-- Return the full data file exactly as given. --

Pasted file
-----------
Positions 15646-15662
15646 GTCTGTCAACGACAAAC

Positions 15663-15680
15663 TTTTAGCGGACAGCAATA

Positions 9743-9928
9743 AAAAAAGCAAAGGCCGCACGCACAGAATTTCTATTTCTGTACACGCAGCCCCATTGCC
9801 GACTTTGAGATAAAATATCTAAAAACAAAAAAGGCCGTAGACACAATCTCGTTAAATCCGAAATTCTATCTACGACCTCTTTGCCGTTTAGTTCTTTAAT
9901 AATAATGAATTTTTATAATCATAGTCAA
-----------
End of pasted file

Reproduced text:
Positions 15646-15662
15646 GTCTGTCAACGACAAAC

Positions 15663-15680
15663 TTTTAGCGGACAGCAATA

Positions 9743-9928
9743 AAAAAAGCAAAGGCCGCACGCACAGAATTTCTATTTCTGTACACGCAGCCCCATTGCC
9801 GACTTTGAGATAAAATATCTAAAAACAAAAAAGGCCGTAGACACAATCTCGTTAAATCCGAAATTCTATCTACGACCTCTTTGCCGTTTAGTTCTTTAAT
9901 AATAATGAATTTTTATAATCATAGTCAA